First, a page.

Globalfoundries Develops 20nm Process Technology

From X-bit Labs: Globalfoundries, the contract maker of semiconductors controlled by Advanced Technology Investment Company and Advanced Micro Devices, said that it would develop 20nm process technology, along with 22nm fabrication process. Besides, the company indicated that the so-called half-node process technologies would continue to exist, despite of the recent trends.

McAfee promises to reimburse consumers for bad update

From InfoWorld: McAfee will reimburse its consumer customers for "reasonable expenses" they have incurred dealing with last week's faulty anti-virus update, the company said.

Google Casts Doubt on Verizon Nexus One

From PC World: Verizon Wireless subscribers should stop waiting for the Nexus One and buy a Droid Incredible instead, Google says.

"In the US, if you've been waiting for the Nexus One for Verizon Wireless' network, head over to [Verizon] to pre-order the Droid Incredible by HTC, a powerful new Android phone and a cousin of the Nexus One that is similarly feature-packed," says the Nexus One blog. The phone's online order page has a similar recommendation.

Nvidia exec says Intel hindering graphics

From CNET News.com: An Nvidia executive appearing on a local San Francisco TV show on Friday said that Intel is denying consumers the chance to use Nvidia chips, likely presaging more verbal sparring and future legal wrangling between the two chip giants.

Sony delivers floppy disk's last rites

From CNET News.com: The days of the 3.5-inch floppy disk are now officially numbered.

Sony, which boasts 70 percent of the anemic market, announced Friday that it would end Japanese sales of the ancient storage medium in March 2011, according to a report in the Mainichi Daily newspaper.

Blackberry Pearl 3G, Bold 9650 Debut

From DailyTech: RIM's Blackberry is one of the best selling brands of smartphones on the planet for both consumers and business users. RIM has many different models that operate on different networks and carriers globally.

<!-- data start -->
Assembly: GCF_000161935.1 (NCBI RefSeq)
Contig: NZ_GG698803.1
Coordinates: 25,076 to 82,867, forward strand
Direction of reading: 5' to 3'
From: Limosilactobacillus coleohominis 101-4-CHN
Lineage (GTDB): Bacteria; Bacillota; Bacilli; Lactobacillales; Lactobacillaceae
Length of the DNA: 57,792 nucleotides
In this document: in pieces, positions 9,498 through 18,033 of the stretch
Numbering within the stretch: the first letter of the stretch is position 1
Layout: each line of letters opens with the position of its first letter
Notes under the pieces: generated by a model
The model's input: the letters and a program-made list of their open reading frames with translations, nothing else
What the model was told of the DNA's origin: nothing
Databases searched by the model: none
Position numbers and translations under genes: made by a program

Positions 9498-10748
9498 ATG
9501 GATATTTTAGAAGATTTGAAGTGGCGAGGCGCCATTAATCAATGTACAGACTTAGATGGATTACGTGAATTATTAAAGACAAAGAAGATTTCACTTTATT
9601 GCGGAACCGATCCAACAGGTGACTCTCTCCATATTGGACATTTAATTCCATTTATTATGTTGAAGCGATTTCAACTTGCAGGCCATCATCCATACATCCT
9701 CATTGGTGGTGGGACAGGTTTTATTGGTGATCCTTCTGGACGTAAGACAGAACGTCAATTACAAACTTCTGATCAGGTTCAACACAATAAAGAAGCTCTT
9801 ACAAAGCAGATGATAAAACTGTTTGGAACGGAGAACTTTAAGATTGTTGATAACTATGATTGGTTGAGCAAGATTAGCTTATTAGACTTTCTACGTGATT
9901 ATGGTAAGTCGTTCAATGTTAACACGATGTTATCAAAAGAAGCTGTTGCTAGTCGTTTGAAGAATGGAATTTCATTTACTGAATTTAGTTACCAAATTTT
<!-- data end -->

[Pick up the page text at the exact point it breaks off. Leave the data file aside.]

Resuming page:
PS3 May Finally Finally Profitable Thanks to New 40-nm RSX Graphics Chip

From DailyTech: Sony has endured a rough run this generation. It has yet to profit on its PlayStation 3 hardware and its sales have lagged behind competitors Nintendo and Microsoft. Occasionally, the veteran player has snagged a solid month in sales, but such bright spots have been few and far between. Still, the console has slowly garnered millions of loyal fans, and is unlikely to go away anytime soon.

Articles Roundup: Anzac Day Edition

Thermaltake V3 Black @ techPowerUp
Microcool Banchetto 101 Case @ ThinkComputers.org
NVIDIA Zotac GTX 480 Graphic Card @ Technic3D

Are you an online social networking addict?

Yep, I got Facebook, Twitter, Flickr... you name it!
17% (26 votes)
Just a casual user to connect with friends.
63% (96 votes)
Nah, I don't believe in this craze.
20% (31 votes)
Total votes: 153

Evercool HPKC-10025EA Review

Back in March, I had the pleasure of reviewing the newly released Thermaltake Silent 1156 CPU Cooler. Just to refresh your memory, the Silent 1156 was one of Thermaltake's first ventures into the realm of low noise coolers, giving users an option of not only decent performance heatsinks, but also striking a balance with a very attractive price tag. Today, we will be reviewing the Evercool HPKC-10025EA CPU Cooler. Evercool is once again a new face to the APH Networks review line up (Seems like we've had a lot of these recently haven't we?), and like some of the previous reviews we have done, this is another budget-oriented heatsink. The HPKC-10025EA cooler is designed for AMD sockets K8, AM2, and AM3, as well as Intel's Socket 1156. It features a low profile design using what is referred to as Heatpipe Direct Touch technology, a 100mm fan on top, and four 6mm diameter heatpipes in a more conventional CPU cooler configuration. The HPKC-10025EA is designed for cases with less than adequate clearance room for a large tower-style cooler such as the Thermaltake Frio reviewed last week by Jonathan Kwan. Unlike the standard tower cooler implementation found in the Frio and Silent 1156, the Evercool we are reviewing today takes a totally different approach to the very common tower style heatsink we see so often. Fairly priced at approximately $25 at press time, how will the Evercool HPKC-10025EA step up against budget tower heatsinks such as the Thermaltake Silent 1156? Will the direct touch heatpipe design and use of four 6mm heatpipes enable Evercool provide a nice performance boost to the system? We will be pushing this cooler to its limit with our Intel Core i7-860 processor -- so read on to find out!

Continue reading: Evercool HPKC-10025EA review

Pages

Subscribe to APH Networks RSS